As we approach up-and-coming artist Bob Rules’s studio you can tell his living space reflects his artwork, from the brittle gray sidewalk to the pitch-black door with hazy splashes of orange. He draws throughout the duration of our interview — an interviewer’s dream is to witness an artist at work.
Rules’s paintings of a luridly twisted style require no explanation. They are an idealistic depiction of a grim reality. “I want to bring something new into the spotlight for the San Antonio art scene; if not for myself then most definitely for my family, who I thank God for everyday,” says Rules.
Rules never received any formal art training, but as a young child his artisitic side came to the fore. “Since I was 7 or 6, I was always drawing these creatures, places, and ideas in my mind out on sheets of notebook paper,” he recalls.
A skinny mustache under his nose disguises a kind smile, which adds more character to his masterpiece of a left arm. His arm is covered in tattoos he’s designed himself — simple, darkly colored images. Rules admits that tattoos are a painful yet fulfilling experience he has come to enjoy.
Rules’s journey to becoming an artist hasn’t been an easy one. He left school at a young age and has been struggling to make a living ever since. Redirecting his attention to the wall of paintings, his eyes start to scan each one. He knows that his best painting thus far is “Severity Two.”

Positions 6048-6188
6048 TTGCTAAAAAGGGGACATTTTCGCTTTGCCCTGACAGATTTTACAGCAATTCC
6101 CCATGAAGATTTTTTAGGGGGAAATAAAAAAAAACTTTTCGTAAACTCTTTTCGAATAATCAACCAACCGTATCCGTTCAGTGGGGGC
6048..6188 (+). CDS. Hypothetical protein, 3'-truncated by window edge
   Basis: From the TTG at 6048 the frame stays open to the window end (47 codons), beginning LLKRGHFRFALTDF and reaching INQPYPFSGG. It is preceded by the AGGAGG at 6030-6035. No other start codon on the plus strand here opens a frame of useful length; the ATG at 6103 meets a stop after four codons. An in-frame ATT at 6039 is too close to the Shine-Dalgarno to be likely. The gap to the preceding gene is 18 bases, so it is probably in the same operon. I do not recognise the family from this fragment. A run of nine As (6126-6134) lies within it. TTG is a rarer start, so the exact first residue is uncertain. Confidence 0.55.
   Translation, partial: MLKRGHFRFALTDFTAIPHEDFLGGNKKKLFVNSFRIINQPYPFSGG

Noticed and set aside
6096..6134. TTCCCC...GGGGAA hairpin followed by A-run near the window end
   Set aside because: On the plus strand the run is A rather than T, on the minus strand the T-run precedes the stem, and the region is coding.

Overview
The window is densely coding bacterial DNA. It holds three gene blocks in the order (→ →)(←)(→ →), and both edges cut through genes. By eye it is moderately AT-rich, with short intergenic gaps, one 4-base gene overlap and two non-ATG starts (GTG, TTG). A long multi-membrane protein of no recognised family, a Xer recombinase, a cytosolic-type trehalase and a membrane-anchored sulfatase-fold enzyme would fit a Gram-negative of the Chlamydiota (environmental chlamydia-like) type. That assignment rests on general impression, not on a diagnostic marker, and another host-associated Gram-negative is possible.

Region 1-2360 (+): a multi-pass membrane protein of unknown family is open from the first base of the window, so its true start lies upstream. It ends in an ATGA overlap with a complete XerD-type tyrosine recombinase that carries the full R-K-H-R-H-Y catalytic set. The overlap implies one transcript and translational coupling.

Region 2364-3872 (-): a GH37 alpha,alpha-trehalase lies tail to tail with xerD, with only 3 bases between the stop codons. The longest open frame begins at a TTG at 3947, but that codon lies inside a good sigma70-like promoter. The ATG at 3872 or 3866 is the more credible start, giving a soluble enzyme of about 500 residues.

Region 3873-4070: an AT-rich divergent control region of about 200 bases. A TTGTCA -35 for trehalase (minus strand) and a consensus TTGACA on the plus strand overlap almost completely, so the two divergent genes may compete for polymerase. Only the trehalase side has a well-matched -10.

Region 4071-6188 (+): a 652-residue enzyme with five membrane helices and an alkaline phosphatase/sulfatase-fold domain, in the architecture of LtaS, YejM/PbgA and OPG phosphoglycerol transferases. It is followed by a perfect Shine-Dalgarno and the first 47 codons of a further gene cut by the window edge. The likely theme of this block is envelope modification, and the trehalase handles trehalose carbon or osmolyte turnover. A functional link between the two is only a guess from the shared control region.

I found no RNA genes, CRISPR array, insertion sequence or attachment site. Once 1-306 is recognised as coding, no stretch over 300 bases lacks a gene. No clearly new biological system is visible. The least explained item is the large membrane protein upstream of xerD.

“Every detail I had imagined came out for the first time on that painting; I felt that I had reached this new level and I was telling everybody about it, you know, calling people over so that they could see it,” says Rules. “I can’t believe it looks exactly as I pictured it.” The pink vein-like curves of the piece recall an entity Discovery Channel-divers might find in the deepest subterranean holes. Other works, such as “Kymearah,” illustrate what looks like the formation of an elephant. Or its decomposition.
A personal favorite from his works is “Self- Expression Nine.” The yellow, snarling teeth, circular, hazy eyes, and thunder-blue background create a blissfully shocking scene.
“With creativity you can make a world of change. My paintings are truly optimistic, even though they may be labeled dark at first sight. I hope people really grasp the hard work,” says Rules. •
Bob Rules w/ A Symphony for the Deaf
8pm-1am Fri, Nov 2
Ruta Maya Riverwalk
107 E. Martin
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